There’s a scene in 42nd Street Moon’s production of Hot Mikado where Ko-Ko, the Lord High Executioner of the island of Titipu, looks at a letter in confusion, before uttering in frustration, “It’s in Japanese!”
“Oh,” he then pauses. “We’re Japanese,” he adds, as if just remembering.
The crowd chuckles, mostly because the cast, as director Jeffrey Polk puts it, is very “multicultural.” “The audience doesn’t even know how to respond to that because of the diversity in the crowd,” Polk says, referring to the cast.
Understanding the cultural sensitivities of Hot Mikado, which plays at Gateway Theatre through Oct. 13, requires going back in history. It starts in 1885, at London’s Savoy Theatre. Arthur Sullivan and W. S. Gilbert intended the first version, The Mikado, to be a comical opera based on a fictional Japanese island that served as a satirical symbol for British politics.
However, both the original production and subsequent ones of The Mikado ended up being quite racist, with white actors wearing yellowface (eye tape, makeup, etc.) or amalgamations of Orientalist costumes while playing Japanese caricatures. Rather recently, a 2015 production by the New York Gilbert & Sullivan Players was cancelled after its use of yellowface made national news. Eventually, the controversy led to a reimagined version of The Mikado that aimed to reconcile with its racist history. Chinese-American Broadway actor Kelvin Moon Loh served as the assistant director of that version.
Another version of The Mikado — the one that 42nd Street Moon is playing — is Hot Mikado. Hot Mikado is David H. Bell and Rob Bowman’s 1986 adaptation of the 1939 Broadway musical of an extremely similar name, The Hot Mikado. Bell and Bowman were reportedly disappointed to find few traces of the original 1939 version, and thus wrote their own, with significant changes to the setting, music, and characters.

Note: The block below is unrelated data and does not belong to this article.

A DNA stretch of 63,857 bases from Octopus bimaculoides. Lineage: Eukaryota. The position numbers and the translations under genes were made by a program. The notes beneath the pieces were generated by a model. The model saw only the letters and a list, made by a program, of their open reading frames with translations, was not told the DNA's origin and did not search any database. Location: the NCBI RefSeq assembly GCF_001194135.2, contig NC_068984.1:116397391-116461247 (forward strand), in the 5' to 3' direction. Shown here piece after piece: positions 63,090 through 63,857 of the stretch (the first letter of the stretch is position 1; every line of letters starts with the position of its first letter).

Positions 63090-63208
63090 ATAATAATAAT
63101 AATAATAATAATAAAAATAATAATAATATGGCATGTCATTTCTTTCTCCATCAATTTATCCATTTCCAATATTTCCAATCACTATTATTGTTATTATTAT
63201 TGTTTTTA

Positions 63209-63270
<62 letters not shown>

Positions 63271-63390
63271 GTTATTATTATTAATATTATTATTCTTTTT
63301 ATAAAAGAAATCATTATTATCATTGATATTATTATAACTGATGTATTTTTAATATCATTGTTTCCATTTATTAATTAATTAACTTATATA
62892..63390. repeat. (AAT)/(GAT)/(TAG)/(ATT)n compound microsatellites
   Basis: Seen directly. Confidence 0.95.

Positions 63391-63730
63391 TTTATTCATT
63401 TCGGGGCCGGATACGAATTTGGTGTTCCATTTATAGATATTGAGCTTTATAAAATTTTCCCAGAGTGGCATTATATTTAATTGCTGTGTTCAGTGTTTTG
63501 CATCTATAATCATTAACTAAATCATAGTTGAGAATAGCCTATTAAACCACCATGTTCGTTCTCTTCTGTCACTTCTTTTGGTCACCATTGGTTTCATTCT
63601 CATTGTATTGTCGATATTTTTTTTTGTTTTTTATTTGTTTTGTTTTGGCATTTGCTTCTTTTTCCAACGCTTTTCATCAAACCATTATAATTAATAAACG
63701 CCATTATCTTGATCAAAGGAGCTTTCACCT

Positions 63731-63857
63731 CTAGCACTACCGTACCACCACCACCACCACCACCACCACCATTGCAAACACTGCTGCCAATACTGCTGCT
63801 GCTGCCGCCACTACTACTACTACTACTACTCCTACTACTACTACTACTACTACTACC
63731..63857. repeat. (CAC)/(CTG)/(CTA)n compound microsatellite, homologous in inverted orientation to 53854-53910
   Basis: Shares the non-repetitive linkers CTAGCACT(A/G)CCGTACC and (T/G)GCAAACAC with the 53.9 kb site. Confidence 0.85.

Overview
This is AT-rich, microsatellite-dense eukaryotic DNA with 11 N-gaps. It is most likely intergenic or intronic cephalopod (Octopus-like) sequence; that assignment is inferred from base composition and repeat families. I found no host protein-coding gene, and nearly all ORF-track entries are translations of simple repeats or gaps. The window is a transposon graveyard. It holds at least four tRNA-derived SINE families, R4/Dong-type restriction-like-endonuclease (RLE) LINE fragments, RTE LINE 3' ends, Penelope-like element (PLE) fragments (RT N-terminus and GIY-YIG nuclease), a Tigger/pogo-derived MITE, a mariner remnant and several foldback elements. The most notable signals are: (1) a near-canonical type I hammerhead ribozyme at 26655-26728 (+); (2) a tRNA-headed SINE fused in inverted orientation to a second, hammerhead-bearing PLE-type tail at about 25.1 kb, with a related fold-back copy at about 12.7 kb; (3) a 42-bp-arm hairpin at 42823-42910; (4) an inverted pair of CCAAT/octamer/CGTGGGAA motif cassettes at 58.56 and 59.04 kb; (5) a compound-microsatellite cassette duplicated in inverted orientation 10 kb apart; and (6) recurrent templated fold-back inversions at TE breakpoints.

“They just pumped up the music a little bit,” Polk says. Hot Mikado draws its sound from swing, jazz, gospel, blues, and rock. “They kept the script exactly the same, except they made it with all black people.”
The 42nd Street Moon production of Hot Mikado removes the yellowface makeup of The Mikado’s past as well as much of the problematic vestiges of previous iterations’ costuming, replacing kimono-fusion garb with patterned suits and dresses reminiscent of 1940s America.
Sensitive to its potential for problematic production, Polk, while directing told his cast that “I’m in the room. If you ever feel offended by anything, let me know.”
“I had to be very cautious,” Polk says. “If I don’t think about insulting anybody, or if I am too careful about insulting anybody — that’s when I do.”
Working with problematic histories — especially one that dates back to the 19th Century — can be a difficult line to tread.
“We can’t be revisionist historians. And being an African-American, I certainly know a lot of stereotypes on stage that can be derogatory,” Michelle Ianiro, who plays Katisha, says. “But at the same time some of those lent themselves to some great performances that have become iconic.”
This version of Hot Mikado, from director Polk’s perspective, is at its heart a fun show with a diverse cast. “I just wanted to have a multicultural cast, doing a farcical … show,” he says. Hot Mikado is all about laughter in the midst of ridiculous situations.
“Things you can poke fun at, in our past, have always helped us deal with stressful situations, deal with racist situations,” Ianiro says. “There was a time when we could laugh with each other, and that’s something I appreciate.”
Hot Mikado, through Oct. 13, at the Gateway Theatre, 215 Jackson St. $31-$72; 415-255-8207 or 42ndstmoon.org